- You’ll lock away your savings for a fixed term
- You can easily manage your savings online
What types of fixed rate bonds are there?
Interest rates were low following the financial fallout of the pandemic, which saw savers opt for many different types and terms of fixed rate bonds, due to uncertainty about whether or not the interest rate is going to rise or fall, and on what timescale. In 2022, we are starting to see interest rates rise again as inflation has increased.
The following are the most common forms of fixed rate bonds:
6 Month Fixed Rate Bonds
6 month fixed rate bonds are the shortest term available, which often means they have lower interest rates than longer-term options. They can be a good choice if you want to grow your money as quickly as possible without taking any risks.
1 Year Fixed Rate Bonds
1 year fixed rate bonds are short-term fixed rate savings that can offer competitive rates of interest. They allow you to grow your money and benefit from a bonus, providing you adhere to the terms of the bond.
2 Year Fixed Rate Bonds
2 year fixed rate bonds are one of the most common forms of fixed rate savings accounts, offering savers competitive rates of interest and the chance to grow your money on a relatively short yet manageable timescale.
3 Year Fixed Rate Bonds
3 year fixed rate bonds typically offer savers slightly higher rates of interest than 1 and 2 year fixed bonds due to the longer timeframe that your money is locked away for.
5 Year Fixed Rate Bonds
Are fixed rate bonds a good investment?
Fixed rate bonds might be a great investment if you’re looking to deposit your money into a savings account, as they typically offer better interest rates than easy access or notice accounts. With fixed rate bonds you need to lock in your money until the end of your fixed term, so you should only open one if you have a lump sum that you won’t need to access in the medium to long term.
Can you lose money on fixed rate bonds?
No, you can’t lose money on fixed rate bonds. After the fixed term, you’ll receive your original deposit and any interest you’ve earned.
Plus, the Financial Services Compensation Scheme (FSCS) protects deposits up to £85,000 per person, per UK regulated banking group under British banking regulations, meaning that your money is safe.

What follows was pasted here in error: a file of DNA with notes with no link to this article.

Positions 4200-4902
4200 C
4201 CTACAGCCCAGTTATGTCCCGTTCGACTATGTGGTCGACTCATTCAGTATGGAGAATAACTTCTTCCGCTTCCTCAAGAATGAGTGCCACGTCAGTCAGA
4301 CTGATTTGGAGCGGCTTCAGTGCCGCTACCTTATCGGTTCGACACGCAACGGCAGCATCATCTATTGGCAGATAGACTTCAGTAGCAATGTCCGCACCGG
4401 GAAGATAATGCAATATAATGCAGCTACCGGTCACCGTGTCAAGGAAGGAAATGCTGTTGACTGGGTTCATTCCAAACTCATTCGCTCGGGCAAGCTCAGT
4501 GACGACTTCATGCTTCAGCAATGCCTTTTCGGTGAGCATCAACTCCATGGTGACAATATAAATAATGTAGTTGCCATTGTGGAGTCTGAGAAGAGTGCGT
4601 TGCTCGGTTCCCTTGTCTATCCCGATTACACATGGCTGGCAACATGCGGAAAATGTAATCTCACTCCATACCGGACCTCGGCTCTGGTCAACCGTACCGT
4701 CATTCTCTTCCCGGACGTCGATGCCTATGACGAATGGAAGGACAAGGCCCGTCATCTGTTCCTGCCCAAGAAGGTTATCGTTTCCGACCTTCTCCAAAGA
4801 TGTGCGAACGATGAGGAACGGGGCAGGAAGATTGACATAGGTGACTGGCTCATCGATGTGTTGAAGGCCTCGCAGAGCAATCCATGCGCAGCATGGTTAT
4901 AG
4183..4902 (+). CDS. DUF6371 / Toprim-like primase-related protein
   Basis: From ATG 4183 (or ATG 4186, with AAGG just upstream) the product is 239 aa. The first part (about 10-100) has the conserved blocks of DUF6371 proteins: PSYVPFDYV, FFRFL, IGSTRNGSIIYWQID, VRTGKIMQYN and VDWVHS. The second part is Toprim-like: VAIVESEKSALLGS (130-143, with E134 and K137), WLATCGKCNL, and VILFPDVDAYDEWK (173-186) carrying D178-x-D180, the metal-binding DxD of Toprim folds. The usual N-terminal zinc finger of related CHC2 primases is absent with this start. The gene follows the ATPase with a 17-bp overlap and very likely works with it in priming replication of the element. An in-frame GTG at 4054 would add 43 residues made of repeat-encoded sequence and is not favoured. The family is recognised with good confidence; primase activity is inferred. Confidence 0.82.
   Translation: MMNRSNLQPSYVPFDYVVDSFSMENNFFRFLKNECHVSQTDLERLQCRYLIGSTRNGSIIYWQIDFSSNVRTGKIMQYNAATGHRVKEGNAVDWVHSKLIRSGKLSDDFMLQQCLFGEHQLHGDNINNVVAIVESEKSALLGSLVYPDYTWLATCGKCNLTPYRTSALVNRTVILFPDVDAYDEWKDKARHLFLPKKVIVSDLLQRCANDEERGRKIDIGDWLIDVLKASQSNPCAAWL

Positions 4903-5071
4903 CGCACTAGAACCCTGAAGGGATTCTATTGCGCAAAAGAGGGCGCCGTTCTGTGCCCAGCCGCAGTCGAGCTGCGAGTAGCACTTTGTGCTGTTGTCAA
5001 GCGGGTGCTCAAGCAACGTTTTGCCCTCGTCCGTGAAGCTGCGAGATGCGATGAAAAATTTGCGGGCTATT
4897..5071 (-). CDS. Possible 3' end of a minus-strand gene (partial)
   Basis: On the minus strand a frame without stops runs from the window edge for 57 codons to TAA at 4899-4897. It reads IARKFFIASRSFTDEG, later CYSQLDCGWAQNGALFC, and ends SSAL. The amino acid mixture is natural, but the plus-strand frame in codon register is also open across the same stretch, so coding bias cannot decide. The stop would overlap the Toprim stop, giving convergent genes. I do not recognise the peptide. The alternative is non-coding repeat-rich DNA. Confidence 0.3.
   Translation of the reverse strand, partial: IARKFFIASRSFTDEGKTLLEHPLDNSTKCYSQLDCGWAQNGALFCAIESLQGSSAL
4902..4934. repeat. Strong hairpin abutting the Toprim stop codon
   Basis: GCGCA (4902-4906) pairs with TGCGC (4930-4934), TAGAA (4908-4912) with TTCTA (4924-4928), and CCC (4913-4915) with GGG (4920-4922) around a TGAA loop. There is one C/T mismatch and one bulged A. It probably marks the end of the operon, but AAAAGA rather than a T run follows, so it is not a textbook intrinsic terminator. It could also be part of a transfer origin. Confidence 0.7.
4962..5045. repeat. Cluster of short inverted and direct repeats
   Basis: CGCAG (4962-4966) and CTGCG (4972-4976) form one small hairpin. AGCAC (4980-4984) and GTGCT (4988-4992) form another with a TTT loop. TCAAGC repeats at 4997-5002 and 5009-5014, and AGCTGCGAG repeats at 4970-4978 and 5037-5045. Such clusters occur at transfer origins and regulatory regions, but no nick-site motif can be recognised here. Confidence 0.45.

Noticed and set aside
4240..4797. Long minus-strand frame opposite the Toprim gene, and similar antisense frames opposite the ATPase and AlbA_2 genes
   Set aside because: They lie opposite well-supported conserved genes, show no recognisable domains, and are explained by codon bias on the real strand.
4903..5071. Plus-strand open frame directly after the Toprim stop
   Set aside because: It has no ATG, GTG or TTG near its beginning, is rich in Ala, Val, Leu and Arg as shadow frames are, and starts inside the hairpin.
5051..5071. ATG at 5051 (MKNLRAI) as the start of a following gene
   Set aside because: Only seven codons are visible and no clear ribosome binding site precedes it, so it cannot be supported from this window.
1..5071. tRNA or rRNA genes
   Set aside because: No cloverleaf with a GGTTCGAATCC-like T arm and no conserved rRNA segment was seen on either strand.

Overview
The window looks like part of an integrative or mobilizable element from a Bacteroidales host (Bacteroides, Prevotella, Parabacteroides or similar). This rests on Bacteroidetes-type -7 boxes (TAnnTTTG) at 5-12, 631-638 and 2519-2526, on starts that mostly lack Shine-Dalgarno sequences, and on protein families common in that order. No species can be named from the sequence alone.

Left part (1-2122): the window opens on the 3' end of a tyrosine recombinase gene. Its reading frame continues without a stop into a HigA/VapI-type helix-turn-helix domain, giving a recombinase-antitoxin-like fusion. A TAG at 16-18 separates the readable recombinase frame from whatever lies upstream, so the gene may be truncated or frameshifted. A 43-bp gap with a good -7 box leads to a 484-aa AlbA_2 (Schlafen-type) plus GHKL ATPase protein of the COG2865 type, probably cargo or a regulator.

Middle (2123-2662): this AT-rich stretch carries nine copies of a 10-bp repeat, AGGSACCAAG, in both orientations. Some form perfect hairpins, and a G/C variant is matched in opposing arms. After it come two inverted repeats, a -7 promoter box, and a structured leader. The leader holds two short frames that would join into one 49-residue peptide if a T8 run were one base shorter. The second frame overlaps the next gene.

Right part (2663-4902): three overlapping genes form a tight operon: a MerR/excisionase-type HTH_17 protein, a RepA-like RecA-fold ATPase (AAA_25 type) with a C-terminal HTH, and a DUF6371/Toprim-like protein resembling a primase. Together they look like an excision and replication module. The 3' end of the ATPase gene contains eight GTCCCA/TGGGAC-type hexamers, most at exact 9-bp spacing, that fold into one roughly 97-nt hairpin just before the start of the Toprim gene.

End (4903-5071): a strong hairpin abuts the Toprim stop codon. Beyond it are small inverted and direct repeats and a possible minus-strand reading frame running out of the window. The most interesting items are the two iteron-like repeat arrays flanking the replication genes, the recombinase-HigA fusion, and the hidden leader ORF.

Pros and cons of fixed rate bonds
|Pros of fixed rate bonds||Cons of fixed rate bonds|
By investing in fixed rate bonds, you could enjoy:
Guaranteed savings growth
Peace of mind thanks to FSCS deposit protection, as long as you bank with a UK registered institution and your savings are less than £85,000 per person, per banking group
Very minimal risk
The ability to work out exactly how much you’ll earn
Even if interest rates drop, the interest rate on your fixed term bond will stay the same
The interest rate is fixed, meaning that if interest rates rise during your term, you’ll still be on the agreed rate for the duration of your term
You won’t have access to your money during the bond term
You’ll need to pay in a lump sum to open your account
What is the best fixed rate bond?
Generally, the best fixed rate bonds are the ones that offer the most competitive rate of interest for the lowest deposit amount over the period of time that works for you. You can compare different fixed rate bonds in the table at the top of this page.
How do I find the best fixed rate bond for me?
As we mentioned above, the best way to find the fixed rate bond that’s right for you is to compare the different fixed rate bonds available on the market. However, before you do this, it’s important that you assess your budget plan and financial circumstances to ensure that you can definitely afford to lock a lump sum of money away over a period of time.
How can I get the best interest rate on a fixed rate bond?
There are some things you can look out for when you want to get the best interest rate on your fixed rate bond, including the following:
1. The longer the term, the higher the interest rate
While this isn’t always the case, you’ll often find that fixed rate bonds with longer terms earn higher rates of interest. Before committing, you must ensure that you can afford to lock your money away for a longer time period.
2. Fixed rate bonds with compound interest are the ones to watch
Compound interest can help grow your savings at a faster rate. This is because any interest you earn gets added to your overall balance, which is then the basis for earning future interest.
3. A larger deposit could mean a better rate of interest
Most financial institutions offer more competitive interest rates on larger deposits. You can see how this works for yourself by using an online comparison table.
How to compare fixed rate bonds
Once you’ve determined the amount you can afford to deposit and a timescale that works for you, you can compare different fixed rate savings bonds. It’s easy enough to do this online by using free comparison tables.
What should I consider when I compare fixed rate bonds?
The most important things to consider when comparing fixed rate bonds are:
- The length of the bond term
- The required deposit amount
- The rate of interest
- Whether the bond offers compounds interest
Typically, you’ll earn more interest the longer you can lock your money away in a fixed rate bond for. However, this isn’t always the case, which is why you should compare fixed rate bonds carefully. Ultimately, the length of time you choose to lock your money away will depend on your own timescale and whether you will need to access your money during this time.
Fixed term bond investment limits